NSFPAR ID:
 10289030
 Date Published:
 Journal Name:
 Atmospheric Measurement Techniques
 Volume:
 11
 Issue:
 3
 ISSN:
 18678548
 Page Range / eLocation ID:
 1741 to 1756
 Format(s):
 Medium: X
 Sponsoring Org:
 National Science Foundation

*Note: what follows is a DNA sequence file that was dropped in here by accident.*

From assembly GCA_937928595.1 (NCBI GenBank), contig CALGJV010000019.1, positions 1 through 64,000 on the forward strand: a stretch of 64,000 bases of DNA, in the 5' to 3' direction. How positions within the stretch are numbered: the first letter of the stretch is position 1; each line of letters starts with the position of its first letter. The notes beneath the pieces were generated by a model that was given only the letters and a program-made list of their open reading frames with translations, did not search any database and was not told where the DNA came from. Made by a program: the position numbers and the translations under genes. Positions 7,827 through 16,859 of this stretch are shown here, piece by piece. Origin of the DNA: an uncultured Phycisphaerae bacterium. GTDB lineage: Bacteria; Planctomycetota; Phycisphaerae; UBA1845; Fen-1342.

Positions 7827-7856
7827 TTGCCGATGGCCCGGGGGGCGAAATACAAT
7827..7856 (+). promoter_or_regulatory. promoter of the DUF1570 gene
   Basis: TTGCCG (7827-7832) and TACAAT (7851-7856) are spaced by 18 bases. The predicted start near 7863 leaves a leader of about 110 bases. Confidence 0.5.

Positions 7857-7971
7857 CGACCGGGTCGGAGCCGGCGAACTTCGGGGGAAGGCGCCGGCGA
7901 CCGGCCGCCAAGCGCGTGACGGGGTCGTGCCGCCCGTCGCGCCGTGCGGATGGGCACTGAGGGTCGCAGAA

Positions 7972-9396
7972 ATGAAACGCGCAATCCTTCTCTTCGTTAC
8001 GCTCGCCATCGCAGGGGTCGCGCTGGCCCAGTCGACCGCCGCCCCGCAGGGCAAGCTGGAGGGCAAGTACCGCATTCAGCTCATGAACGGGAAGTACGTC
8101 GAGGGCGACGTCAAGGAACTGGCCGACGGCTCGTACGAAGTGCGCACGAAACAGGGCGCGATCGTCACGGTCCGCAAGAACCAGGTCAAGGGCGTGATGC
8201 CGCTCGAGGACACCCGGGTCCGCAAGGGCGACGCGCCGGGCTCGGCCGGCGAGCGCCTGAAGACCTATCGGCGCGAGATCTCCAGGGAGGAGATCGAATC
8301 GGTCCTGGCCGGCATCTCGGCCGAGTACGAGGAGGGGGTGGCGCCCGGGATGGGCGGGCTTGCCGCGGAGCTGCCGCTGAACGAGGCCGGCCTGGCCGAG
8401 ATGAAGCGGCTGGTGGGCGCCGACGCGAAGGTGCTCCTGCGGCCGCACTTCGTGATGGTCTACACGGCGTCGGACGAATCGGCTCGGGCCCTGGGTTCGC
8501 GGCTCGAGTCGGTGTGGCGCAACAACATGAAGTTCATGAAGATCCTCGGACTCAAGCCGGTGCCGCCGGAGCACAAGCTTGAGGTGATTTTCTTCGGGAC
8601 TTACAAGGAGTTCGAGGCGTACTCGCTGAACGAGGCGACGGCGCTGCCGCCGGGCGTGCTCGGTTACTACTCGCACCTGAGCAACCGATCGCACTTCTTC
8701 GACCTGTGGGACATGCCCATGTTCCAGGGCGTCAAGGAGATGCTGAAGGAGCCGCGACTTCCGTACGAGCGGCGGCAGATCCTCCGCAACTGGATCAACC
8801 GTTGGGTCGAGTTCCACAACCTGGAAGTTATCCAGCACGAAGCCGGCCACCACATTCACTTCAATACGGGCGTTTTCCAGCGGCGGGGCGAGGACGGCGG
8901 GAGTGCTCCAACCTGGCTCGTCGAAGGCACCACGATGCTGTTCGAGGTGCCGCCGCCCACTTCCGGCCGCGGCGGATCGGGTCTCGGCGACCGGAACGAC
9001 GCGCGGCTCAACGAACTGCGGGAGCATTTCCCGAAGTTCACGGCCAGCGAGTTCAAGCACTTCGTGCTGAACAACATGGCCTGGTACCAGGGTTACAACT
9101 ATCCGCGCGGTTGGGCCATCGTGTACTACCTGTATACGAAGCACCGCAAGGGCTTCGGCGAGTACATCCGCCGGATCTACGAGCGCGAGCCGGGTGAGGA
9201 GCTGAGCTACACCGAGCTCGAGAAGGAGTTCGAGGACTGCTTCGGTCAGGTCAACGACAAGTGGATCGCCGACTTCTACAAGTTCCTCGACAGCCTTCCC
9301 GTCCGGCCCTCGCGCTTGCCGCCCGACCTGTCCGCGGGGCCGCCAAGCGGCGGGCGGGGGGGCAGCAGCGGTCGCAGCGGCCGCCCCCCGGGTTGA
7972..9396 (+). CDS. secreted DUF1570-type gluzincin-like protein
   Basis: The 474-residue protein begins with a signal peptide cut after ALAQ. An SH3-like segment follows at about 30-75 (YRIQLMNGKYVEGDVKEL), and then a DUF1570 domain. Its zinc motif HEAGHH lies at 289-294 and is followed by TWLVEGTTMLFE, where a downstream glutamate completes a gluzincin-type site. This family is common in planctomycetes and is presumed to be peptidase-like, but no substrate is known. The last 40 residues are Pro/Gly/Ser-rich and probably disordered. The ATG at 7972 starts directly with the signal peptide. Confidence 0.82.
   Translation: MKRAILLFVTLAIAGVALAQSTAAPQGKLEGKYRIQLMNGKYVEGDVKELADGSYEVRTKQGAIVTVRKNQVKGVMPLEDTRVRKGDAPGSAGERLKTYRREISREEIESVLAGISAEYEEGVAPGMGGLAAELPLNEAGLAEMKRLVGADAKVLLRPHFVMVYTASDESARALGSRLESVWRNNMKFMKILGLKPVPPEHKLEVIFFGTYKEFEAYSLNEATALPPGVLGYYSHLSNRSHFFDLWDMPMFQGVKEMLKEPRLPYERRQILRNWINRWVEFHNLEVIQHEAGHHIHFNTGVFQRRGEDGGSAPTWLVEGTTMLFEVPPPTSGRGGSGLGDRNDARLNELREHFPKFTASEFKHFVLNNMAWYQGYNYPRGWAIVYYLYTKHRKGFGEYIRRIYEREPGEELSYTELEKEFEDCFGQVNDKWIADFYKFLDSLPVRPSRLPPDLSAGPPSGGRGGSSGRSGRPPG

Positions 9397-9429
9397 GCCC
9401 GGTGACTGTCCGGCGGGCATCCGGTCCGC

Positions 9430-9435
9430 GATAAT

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Resonant tunneling diodes (RTDs) have come fullcircle in the past 10 years after their demonstration in the early 1990s as the fastest roomtemperature semiconductor oscillator, displaying experimental results up to 712 GHz and fmax values exceeding 1.0 THz [1]. Now the RTD is once again the preeminent electronic oscillator above 1.0 THz and is being implemented as a coherent source [2] and a selfoscillating mixer [3], amongst other applications. This paper concerns RTD electroluminescence – an effect that has been studied very little in the past 30+ years of RTD development, and not at room temperature. We present experiments and modeling of an ntype In0.53Ga0.47As/AlAs doublebarrier RTD operating as a crossgap light emitter at ~300K. The MBEgrowth stack is shown in Fig. 1(a). A 15μmdiammesa device was defined by standard planar processing including a top annular ohmic contact with a 5μmdiam pinhole in the center to couple out enough of the internal emission for accurate freespace power measurements [4]. The emission spectra have the behavior displayed in Fig. 1(b), parameterized by bias voltage (VB). The long wavelength emission edge is at = 1684 nm  close to the In0.53Ga0.47As bandgap energy of Ug ≈ 0.75 eV at 300 K. The spectral peaks for VB = 2.8 and 3.0 V both occur around = 1550 nm (h = 0.75 eV), so blueshifted relative to the peak of the “ideal”, bulk InGaAs emission spectrum shown in Fig. 1(b) [5]. These results are consistent with the model displayed in Fig. 1(c), whereby the broad emission peak is attributed to the radiative recombination between electrons accumulated on the emitter side, and holes generated on the emitter side by interband tunneling with current density Jinter. The blueshifted main peak is attributed to the quantumsize effect on the emitter side, which creates a radiative recombination rate RN,2 comparable to the bandedge crossgap rate RN,1. Further support for this model is provided by the shorter wavelength and weaker emission peak shown in Fig. 1(b) around = 1148 nm. Our quantum mechanical calculations attribute this to radiative recombination RR,3 in the RTD quantum well between the electron groundstate level E1,e, and the hole level E1,h. To further test the model and estimate quantum efficiencies, we conducted optical power measurements using a largearea Ge photodiode located ≈3 mm away from the RTD pinhole, and having spectral response between 800 and 1800 nm with a peak responsivity of ≈0.85 A/W at =1550 nm. Simultaneous IV and LV plots were obtained and are plotted in Fig. 2(a) with positive bias on the top contact (emitter on the bottom). The IV curve displays a pronounced NDR region having a current peaktovalley current ratio of 10.7 (typical for In0.53Ga0.47As RTDs). The external quantum efficiency (EQE) was calculated from EQE = e∙IP/(∙IE∙h) where IP is the photodiode dc current and IE the RTD current. The plot of EQE is shown in Fig. 2(b) where we see a very rapid rise with VB, but a maximum value (at VB= 3.0 V) of only ≈2×105. To extract the internal quantum efficiency (IQE), we use the expression EQE= c ∙i ∙r ≡ c∙IQE where ci, and r are the opticalcoupling, electricalinjection, and radiative recombination efficiencies, respectively [6]. Our separate optical calculations yield c≈3.4×104 (limited primarily by the small pinhole) from which we obtain the curve of IQE plotted in Fig. 2(b) (righthand scale). The maximum value of IQE (again at VB = 3.0 V) is 6.0%. From the implicit definition of IQE in terms of i and r given above, and the fact that the recombination efficiency in In0.53Ga0.47As is likely limited by Auger scattering, this result for IQE suggests that i might be significantly high. To estimate i, we have used the experimental total current of Fig. 2(a), the Kane twoband model of interband tunneling [7] computed in conjunction with a solution to Poisson’s equation across the entire structure, and a rateequation model of Auger recombination on the emitter side [6] assuming a freeelectron density of 2×1018 cm3. We focus on the highbias regime above VB = 2.5 V of Fig. 2(a) where most of the interband tunneling should occur in the depletion region on the collector side [Jinter,2 in Fig. 1(c)]. And because of the highquality of the InGaAs/AlAs heterostructure (very few traps or deep levels), most of the holes should reach the emitter side by some combination of drift, diffusion, and tunneling through the valenceband double barriers (TypeI offset) between InGaAs and AlAs. The computed interband current density Jinter is shown in Fig. 3(a) along with the total current density Jtot. At the maximum Jinter (at VB=3.0 V) of 7.4×102 A/cm2, we get i = Jinter/Jtot = 0.18, which is surprisingly high considering there is no ptype doping in the device. When combined with the Augerlimited r of 0.41 and c ≈ 3.4×104, we find a model value of IQE = 7.4% in good agreement with experiment. This leads to the model values for EQE plotted in Fig. 2(b)  also in good agreement with experiment. Finally, we address the high Jinter and consider a possible universal nature of the lightemission mechanism. Fig. 3(b) shows the tunneling probability T according to the Kane twoband model in the three materials, In0.53Ga0.47As, GaAs, and GaN, following our observation of a similar electroluminescence mechanism in GaN/AlN RTDs (due to strong polarization field of wurtzite structures) [8]. The expression is Tinter = (2/9)∙exp[(2 ∙Ug 2 ∙me)/(2h∙P∙E)], where Ug is the bandgap energy, P is the valencetoconductionband momentum matrix element, and E is the electric field. Values for the highest calculated internal E fields for the InGaAs and GaN are also shown, indicating that Tinter in those structures approaches values of ~105. As shown, a GaAs RTD would require an internal field of ~6×105 V/cm, which is rarely realized in standard GaAs RTDs, perhaps explaining why there have been few if any reports of roomtemperature electroluminescence in the GaAs devices. [1] E.R. Brown,et al., Appl. Phys. Lett., vol. 58, 2291, 1991. [5] S. Sze, Physics of Semiconductor Devices, 2nd Ed. 12.2.1 (Wiley, 1981). [2] M. Feiginov et al., Appl. Phys. Lett., 99, 233506, 2011. [6] L. Coldren, Diode Lasers and Photonic Integrated Circuits, (Wiley, 1995). [3] Y. Nishida et al., Nature Sci. Reports, 9, 18125, 2019. [7] E.O. Kane, J. of Appl. Phy 32, 83 (1961). [4] P. Fakhimi, et al., 2019 DRC Conference Digest. [8] T. Growden, et al., Nature Light: Science & Applications 7, 17150 (2018). [5] S. Sze, Physics of Semiconductor Devices, 2nd Ed. 12.2.1 (Wiley, 1981). [6] L. Coldren, Diode Lasers and Photonic Integrated Circuits, (Wiley, 1995). [7] E.O. Kane, J. of Appl. Phy 32, 83 (1961). [8] T. Growden, et al., Nature Light: Science & Applications 7, 17150 (2018).more » « less